SAFETY ALERT: Computer use can be monitored. It is impossible to completely clear the "footprints" showing where each patron has been. If you are in danger, please click the [ESCAPE] bar above to be immediately transferred to another site and return to our site from a safer computer (a computer in a safe location where someone abusive does not have direct or remote access).

Why the Abused Stay

psa video shelters education about acadv newsletter events workshops members contact
1-800-269-4668 1401 West Capitol Suite 170, Little Rock, AR 72201

If you are in danger:
Call 911
Your local hotline or
U.S. hotline 800-799-SAFE (7233)

Teen Dating Abuse Helpline:


Why Do The Abused Stay?

Many people often ask, "Why do they stay?" It is important to understand that each victim of abuse will have their own list of reasons as to why they remain in a violent relationship. Here is a list of common reasons a victim might stay.

Fear of the batterer's violence:
A victim's chances of being killed or seriously injured increase by 75% when leaving a violent relationship.

Immobilization by psychological and /or physical trauma:
Victims are often too injured or too frightened to tell or escape.

Connection to the perpetrator through children:
Some stay in the relationship because of their beliefs and for the sake of their children's need for a father, or because of the abuser's previous threats to flee with the children, to have the children taken away, or to harm them.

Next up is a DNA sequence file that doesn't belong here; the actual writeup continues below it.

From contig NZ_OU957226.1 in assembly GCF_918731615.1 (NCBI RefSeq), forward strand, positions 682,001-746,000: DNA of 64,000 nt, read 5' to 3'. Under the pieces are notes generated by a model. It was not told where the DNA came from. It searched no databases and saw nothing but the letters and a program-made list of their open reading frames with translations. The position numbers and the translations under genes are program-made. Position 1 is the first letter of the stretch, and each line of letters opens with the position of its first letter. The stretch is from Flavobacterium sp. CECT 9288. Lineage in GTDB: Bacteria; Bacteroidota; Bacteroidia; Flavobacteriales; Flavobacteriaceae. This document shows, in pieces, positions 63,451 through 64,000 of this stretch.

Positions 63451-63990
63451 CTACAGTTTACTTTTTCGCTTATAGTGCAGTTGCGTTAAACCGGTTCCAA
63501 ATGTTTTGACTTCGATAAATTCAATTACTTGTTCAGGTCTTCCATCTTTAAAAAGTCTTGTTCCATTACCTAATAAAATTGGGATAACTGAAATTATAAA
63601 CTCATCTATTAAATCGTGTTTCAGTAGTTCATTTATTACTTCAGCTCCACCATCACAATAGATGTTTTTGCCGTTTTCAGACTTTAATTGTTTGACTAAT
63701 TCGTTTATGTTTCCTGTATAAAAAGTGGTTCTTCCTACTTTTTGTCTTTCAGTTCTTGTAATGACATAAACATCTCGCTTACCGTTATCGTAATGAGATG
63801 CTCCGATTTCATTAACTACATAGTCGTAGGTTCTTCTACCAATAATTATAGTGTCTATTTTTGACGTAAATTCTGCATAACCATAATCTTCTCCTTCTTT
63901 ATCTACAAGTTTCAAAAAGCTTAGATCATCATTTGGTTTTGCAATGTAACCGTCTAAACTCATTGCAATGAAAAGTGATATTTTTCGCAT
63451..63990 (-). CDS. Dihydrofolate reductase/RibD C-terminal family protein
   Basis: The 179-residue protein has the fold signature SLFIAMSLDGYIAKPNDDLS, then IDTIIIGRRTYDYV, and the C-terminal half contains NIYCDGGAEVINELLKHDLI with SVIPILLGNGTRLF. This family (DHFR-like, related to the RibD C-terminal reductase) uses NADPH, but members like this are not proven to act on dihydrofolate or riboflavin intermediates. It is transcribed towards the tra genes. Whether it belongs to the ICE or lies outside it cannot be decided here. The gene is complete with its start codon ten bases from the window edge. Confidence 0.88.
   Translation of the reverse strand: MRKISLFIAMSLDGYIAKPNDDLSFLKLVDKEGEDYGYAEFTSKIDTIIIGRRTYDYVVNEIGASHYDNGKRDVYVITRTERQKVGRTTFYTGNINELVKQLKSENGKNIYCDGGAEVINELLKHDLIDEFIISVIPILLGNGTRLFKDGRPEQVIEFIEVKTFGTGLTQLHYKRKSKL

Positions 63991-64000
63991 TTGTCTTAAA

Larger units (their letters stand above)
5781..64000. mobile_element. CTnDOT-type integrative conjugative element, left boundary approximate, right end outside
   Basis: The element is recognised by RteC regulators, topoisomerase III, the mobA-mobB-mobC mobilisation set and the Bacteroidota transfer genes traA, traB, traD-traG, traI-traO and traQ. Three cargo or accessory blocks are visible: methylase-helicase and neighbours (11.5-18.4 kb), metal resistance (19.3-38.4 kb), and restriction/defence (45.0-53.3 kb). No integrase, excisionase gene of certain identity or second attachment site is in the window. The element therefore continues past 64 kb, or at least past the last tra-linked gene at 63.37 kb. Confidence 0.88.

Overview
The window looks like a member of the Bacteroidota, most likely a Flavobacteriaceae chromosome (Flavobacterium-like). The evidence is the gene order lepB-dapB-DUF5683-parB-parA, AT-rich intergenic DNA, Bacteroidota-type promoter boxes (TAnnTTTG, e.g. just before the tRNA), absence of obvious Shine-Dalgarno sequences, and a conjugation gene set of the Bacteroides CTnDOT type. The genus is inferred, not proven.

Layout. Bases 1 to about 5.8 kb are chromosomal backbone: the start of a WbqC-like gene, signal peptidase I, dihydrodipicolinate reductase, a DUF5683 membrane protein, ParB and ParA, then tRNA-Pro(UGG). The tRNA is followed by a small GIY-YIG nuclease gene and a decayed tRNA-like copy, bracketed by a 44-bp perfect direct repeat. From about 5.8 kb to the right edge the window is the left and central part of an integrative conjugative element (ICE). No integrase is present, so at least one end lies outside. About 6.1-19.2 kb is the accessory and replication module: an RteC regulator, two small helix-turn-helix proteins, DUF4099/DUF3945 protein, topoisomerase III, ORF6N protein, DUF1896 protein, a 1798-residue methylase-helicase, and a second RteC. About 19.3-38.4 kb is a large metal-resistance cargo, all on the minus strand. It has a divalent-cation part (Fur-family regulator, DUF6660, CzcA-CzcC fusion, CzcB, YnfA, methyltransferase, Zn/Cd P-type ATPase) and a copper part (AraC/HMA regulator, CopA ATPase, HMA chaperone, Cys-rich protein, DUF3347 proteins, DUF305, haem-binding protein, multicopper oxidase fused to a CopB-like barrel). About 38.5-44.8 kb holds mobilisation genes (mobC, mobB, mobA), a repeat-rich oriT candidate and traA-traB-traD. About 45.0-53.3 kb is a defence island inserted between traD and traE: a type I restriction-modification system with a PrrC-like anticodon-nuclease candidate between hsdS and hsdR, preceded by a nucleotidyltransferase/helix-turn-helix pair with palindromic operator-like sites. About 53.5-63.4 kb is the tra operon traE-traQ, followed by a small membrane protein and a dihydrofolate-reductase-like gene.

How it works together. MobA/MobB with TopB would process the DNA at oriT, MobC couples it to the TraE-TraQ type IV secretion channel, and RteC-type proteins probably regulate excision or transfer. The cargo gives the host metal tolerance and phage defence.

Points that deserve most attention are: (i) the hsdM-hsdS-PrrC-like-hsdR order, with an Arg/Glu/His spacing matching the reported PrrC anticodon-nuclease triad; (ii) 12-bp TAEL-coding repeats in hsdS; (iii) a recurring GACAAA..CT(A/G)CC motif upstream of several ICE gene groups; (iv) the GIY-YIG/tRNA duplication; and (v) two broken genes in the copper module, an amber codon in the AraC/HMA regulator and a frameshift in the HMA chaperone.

Belief in cultural, family, or religious values:
Support systems are not always supportive of a victim leaving the relationship or seeking help. Family or religious systems can actually pressure a victim into staying in the violent relationship.

Continual hope and belief that the violence will end or he will change:
Victims believe promises made by the batterer and want the violence to end, but not necessarily the relationship. Victims believe that they have the power to change the relationship for the better.

Belief batterer will commit suicide or engage in self-destructive behavior:
Many batterers threaten suicide or use any means necessary to place guilt and worry on the victim.

Lack of funds:
It costs approximately $1500 to set up household in the first month without housing assistance. Public housing lists are long, sometimes over six months, and many do not qualify.

Lack of real alternatives for employment and financial assistance:
Domestic violence is the number one cause of loss of employment in the United States.

© Copyright Arkansas Coalition Against Domestic Violence. All Rights Reserved
1401 West Capitol Ave, Suite 170, Little Rock, AR 72201